Address as Education Destiny

President Barack Obama sends his own kids to a private school as I pointed out in a Forbes column last week. But he had no compunctions about killing a D.C. voucher program that gave a similar option to 1,700 poor and minority kids who’d otherwise be stuck in the city’s violent and failing schools.

Obama’s hypocrisy might be outrageous – but it is by no means unique. The chief villain in the D.C. voucher saga, Illinois’ Democratic Senator Dick Durbin, himself went to a private school and sends his kids to one. Yet he added language in a spending bill to eliminate spending for the voucher program. Worse, he did so when the government’s own official evaluations were proving that the program was producing measurable and significant academic gains for kids with vouchers.

And now Heritage Foundation’s Lindsey Burke has just published a study in which he found that 44% of Senators and 36% of Representatives in the 111th Congress have sent their children to private schools. By contrast, in the general public, only 11% of kids attend private school.

Commendably, some backers of Barack Obama have not shied from calling this political hypocrisy what it is: a sop to the powerful teachers’ unions. Chief among them are the Washington Post editorial page and Fox News commentator Juan Williams. WaPo has been running editorials and columns practically every day pleading that the administration not throw these kids under the bus – so to speak.

And Williams recently wrote: “If there is one goal that deserves to be held above day-to-day partisanship and pettiness of ordinary politics it is the effort to end the scandalous poor level of academic achievement and abysmally high drop-out rates for America‘s black and Hispanic students,” he writes. “But over the last week I find myself in a fury. The cause of my upset is watching the key civil rights issue of this generation – improving big city public school education – get tossed overboard by political gamesmanship.”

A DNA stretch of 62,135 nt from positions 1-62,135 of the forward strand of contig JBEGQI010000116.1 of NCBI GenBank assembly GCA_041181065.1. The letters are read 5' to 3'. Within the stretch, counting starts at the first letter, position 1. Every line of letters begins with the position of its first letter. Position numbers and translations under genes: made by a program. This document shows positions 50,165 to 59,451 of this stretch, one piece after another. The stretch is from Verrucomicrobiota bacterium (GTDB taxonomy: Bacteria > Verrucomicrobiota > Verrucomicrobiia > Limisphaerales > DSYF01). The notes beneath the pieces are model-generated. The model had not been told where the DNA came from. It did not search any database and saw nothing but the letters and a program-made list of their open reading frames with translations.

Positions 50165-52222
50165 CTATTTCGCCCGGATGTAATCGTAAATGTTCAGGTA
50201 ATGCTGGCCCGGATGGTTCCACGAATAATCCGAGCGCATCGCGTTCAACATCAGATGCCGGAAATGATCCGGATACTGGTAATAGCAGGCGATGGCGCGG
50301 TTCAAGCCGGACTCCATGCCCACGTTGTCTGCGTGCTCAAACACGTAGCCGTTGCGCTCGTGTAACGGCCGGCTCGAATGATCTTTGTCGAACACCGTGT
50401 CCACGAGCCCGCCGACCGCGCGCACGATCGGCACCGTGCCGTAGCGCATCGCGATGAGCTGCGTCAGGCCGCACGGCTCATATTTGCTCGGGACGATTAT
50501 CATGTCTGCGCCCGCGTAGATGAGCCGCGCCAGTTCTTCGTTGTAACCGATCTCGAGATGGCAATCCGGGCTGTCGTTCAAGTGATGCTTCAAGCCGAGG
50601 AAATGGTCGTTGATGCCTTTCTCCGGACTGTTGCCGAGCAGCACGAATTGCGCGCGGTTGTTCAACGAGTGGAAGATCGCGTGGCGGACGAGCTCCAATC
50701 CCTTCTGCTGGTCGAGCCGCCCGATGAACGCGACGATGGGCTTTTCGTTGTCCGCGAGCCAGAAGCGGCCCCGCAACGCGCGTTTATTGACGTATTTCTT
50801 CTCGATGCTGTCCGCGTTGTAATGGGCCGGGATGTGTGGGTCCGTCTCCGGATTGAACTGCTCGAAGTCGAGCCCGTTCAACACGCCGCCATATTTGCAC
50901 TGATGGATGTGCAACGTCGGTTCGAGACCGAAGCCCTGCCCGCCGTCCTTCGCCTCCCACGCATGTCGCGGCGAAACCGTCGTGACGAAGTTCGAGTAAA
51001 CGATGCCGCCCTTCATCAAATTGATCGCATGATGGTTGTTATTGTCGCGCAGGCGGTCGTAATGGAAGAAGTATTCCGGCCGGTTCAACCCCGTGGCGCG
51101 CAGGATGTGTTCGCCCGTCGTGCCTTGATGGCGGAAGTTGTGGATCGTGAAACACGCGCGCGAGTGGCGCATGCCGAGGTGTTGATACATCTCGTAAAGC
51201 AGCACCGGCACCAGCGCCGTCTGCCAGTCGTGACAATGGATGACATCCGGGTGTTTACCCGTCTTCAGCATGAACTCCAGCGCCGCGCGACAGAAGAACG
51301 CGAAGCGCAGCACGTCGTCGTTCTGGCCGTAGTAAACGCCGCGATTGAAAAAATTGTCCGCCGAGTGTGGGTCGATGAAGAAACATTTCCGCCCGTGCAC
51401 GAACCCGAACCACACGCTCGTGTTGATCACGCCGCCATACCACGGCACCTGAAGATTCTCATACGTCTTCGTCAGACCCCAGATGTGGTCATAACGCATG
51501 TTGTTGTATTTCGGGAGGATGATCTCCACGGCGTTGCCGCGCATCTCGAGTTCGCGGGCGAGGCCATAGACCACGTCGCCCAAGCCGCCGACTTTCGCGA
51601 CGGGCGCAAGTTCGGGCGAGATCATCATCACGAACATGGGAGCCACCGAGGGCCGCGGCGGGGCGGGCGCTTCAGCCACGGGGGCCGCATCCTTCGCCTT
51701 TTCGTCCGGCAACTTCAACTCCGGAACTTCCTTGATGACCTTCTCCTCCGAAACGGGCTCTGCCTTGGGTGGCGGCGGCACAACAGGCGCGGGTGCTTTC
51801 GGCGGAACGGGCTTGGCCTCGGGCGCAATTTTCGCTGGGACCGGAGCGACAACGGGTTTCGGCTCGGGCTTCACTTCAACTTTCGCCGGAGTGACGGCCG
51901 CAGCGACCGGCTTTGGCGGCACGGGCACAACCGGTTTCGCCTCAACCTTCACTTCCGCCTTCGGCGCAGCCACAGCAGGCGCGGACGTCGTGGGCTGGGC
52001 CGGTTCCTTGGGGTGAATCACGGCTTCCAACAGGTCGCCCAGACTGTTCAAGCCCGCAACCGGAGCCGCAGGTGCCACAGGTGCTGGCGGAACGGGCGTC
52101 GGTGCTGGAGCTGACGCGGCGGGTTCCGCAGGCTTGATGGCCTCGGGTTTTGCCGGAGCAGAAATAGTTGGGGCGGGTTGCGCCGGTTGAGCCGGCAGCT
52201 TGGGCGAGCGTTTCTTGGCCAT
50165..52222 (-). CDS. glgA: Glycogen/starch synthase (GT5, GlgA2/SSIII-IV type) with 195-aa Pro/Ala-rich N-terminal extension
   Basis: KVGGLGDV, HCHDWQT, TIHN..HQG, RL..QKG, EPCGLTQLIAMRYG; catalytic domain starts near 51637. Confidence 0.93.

(Full column here.)

But, unfortunately, not all Obama backers have been willing to stand up for poor kids over their man. Among them is liberal blogger Matt Yglesias. Remarkably, he sees no hypocrisy in Obama sending his own daughters to Sidwell Friends, an elite private school, while killing a program that, as it turns out, is helping fund a Sidwell education for two poor D.C. kids.

So deep is his denial that in a March 11 post he couldn’t even bring himself to admit that there are in fact two such kids. “My understanding is that there’s one such student at Sidwell currently who is a recipient of a voucher,” he insisted. Somehow he missed a March 3 column in the Wall Street Journal by William McGurn that even named the two kids: Sarah and James Parker.

Like Malia and Sasha, they are siblings. Unlike Malia and Sasha, they don’t live in 1600 Pennsylvania Avenue. And without the voucher program, their destiny, like those of 1,700 or so others, will be sealed by their current address.

That’s presumably OK with liberal champions of equal opportunity like Yglesias. With friends like him, do these kids really need Republicans?